Posted by: BlogMaster | June 8, 2013

‘Simple’ Can Be a Good Thing … in Estate Planning

We live in a complex world.

And estate planning – including elder care law planning – can be complex, too.

But, before you enter into a complex – and expensive – estate plan, it’s important to consult with a qualified attorney about your planning.

You may be able to keep it simple.

First ask yourself these questions:

  1. Who will manage my financial affairs if I am permanently or temporarily incapacitated?
    • To avoid a costly legal proceeding, consider having an experienced attorney prepare a Power of Attorney for your financial management.
    • And, if you are concerned about depletion of your assets if your disability or medical care will never be fully covered by insurance (medical insurance, Medicare, or long term care insurance), consider the Statutory Gift Rider (SGR) to the Power of Attorney for lawful Medicaid planning.
  2. What happens to my property when I die? 
    • Most individuals benefit from preparing a Will, particularly if they have minor children or a disabled family member.
    • Children need someone to manage their financial assets until at least the age of majority (age 18 in NY State).
    • Persons with intellectual or physical impairments who may rely on government benefits now or in the future need a Special Needs Trust to legally shelter their inheritance from potential rapid depletion or claims and to maintain public benefits.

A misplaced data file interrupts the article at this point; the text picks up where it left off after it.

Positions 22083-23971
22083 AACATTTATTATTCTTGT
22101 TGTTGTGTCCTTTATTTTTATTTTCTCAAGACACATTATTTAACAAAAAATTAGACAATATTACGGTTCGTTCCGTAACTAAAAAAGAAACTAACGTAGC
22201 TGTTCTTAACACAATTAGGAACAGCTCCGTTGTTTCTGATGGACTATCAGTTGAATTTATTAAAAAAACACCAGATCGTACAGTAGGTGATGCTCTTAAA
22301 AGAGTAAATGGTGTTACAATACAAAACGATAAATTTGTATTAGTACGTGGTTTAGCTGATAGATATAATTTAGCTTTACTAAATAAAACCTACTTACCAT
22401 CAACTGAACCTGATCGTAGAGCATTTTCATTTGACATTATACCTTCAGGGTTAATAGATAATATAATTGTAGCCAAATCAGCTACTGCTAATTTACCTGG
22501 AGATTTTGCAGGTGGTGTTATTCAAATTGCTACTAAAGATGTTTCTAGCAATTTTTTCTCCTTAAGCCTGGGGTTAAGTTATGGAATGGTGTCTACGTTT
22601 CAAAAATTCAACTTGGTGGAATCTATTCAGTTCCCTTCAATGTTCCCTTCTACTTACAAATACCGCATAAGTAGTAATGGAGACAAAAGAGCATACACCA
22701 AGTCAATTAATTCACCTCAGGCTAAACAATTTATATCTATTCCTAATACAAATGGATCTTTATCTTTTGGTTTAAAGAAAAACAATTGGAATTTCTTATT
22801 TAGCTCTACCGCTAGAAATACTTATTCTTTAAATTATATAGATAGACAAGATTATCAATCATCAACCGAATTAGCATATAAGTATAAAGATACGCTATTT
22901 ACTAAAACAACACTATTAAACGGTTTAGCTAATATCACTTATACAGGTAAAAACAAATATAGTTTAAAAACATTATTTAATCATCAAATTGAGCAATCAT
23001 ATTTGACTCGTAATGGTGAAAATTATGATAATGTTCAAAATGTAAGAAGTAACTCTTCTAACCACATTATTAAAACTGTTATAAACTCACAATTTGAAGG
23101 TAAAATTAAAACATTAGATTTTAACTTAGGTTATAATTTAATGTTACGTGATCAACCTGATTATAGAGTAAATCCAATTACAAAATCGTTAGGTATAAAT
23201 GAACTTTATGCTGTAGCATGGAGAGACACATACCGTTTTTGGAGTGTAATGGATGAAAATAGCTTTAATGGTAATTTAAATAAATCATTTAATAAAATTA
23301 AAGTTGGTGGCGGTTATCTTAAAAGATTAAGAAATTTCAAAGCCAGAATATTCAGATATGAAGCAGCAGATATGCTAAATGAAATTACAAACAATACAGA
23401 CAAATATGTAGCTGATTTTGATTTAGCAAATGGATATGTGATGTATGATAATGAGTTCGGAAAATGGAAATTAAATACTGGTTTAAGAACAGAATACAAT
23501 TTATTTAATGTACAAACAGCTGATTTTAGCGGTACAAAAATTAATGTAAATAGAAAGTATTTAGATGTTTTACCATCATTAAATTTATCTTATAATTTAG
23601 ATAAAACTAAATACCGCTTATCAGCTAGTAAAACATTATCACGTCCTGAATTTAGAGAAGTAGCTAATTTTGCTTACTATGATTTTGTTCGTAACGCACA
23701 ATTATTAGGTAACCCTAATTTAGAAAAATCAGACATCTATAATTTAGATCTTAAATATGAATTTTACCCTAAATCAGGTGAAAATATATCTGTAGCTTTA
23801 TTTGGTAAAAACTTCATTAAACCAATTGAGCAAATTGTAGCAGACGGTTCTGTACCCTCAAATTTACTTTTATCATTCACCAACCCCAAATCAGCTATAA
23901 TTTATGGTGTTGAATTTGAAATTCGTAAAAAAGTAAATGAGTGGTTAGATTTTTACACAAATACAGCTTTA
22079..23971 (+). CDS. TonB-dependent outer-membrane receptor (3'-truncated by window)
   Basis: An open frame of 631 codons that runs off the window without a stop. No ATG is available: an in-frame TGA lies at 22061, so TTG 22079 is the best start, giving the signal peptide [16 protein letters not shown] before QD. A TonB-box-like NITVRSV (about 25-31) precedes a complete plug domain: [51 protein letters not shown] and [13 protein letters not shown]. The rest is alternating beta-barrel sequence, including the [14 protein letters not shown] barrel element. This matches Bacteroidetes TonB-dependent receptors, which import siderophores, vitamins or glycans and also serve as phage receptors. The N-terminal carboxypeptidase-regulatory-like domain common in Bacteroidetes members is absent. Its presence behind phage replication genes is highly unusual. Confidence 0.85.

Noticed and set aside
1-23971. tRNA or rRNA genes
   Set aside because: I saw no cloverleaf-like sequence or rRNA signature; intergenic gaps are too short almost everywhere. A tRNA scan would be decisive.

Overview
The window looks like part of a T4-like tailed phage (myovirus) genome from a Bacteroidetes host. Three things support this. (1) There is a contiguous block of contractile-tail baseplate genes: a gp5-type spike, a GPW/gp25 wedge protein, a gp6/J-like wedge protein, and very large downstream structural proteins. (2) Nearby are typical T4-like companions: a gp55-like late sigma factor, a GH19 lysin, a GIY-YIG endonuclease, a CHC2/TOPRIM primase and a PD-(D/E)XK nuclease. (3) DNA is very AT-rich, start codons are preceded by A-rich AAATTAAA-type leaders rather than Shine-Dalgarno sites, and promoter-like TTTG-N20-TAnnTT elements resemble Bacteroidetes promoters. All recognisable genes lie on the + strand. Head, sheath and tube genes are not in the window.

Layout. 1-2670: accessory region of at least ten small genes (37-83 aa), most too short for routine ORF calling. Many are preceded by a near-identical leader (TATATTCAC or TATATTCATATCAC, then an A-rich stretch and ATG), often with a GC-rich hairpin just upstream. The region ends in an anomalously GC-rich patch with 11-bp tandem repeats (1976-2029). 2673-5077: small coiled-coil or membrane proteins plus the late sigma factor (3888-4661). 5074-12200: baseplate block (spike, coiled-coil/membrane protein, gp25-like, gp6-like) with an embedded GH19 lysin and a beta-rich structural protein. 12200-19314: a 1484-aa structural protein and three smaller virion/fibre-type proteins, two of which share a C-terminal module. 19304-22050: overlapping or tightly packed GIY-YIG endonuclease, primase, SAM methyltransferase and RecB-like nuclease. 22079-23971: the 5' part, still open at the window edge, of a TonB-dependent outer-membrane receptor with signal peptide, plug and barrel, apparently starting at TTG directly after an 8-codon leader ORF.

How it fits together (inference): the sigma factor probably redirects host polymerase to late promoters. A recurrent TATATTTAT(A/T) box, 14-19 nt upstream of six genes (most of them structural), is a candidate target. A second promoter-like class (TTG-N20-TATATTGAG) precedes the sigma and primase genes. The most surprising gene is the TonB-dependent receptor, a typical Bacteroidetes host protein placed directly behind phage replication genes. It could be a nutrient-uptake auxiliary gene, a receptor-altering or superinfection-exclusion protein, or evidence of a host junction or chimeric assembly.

3. If I don’t have minor children or a disabled family member, is there a simpler way to pass property at my death? 
    • Yes, with discussion and planning.
    • Consider beneficiary designations for bank accounts (called POD – payable on death) and financial accounts (called TOD – transfer on death)
    • Don’t forget to name beneficiaries for your life insurance and retirement accounts
    • Savings bonds can be re-titled to designate a beneficiary (POD) without surrendering the bonds.
  4. Who will make health care decisions for me if I become incapacitated or temporarily unable to make my own medical choices?
    • Use a Health Care Proxy to avoid legal disputes or the appointment of a guardian through a costly court proceeding.
    • You may designate one primary agent/proxy and one alternate.
    • The Health Care Proxy form is available online at the NYS Department of Health and the NYS Bar Association websites.

While simple estate planning might work for you, it still requires thought and planning.  My law office can counsel and advise you through this process.

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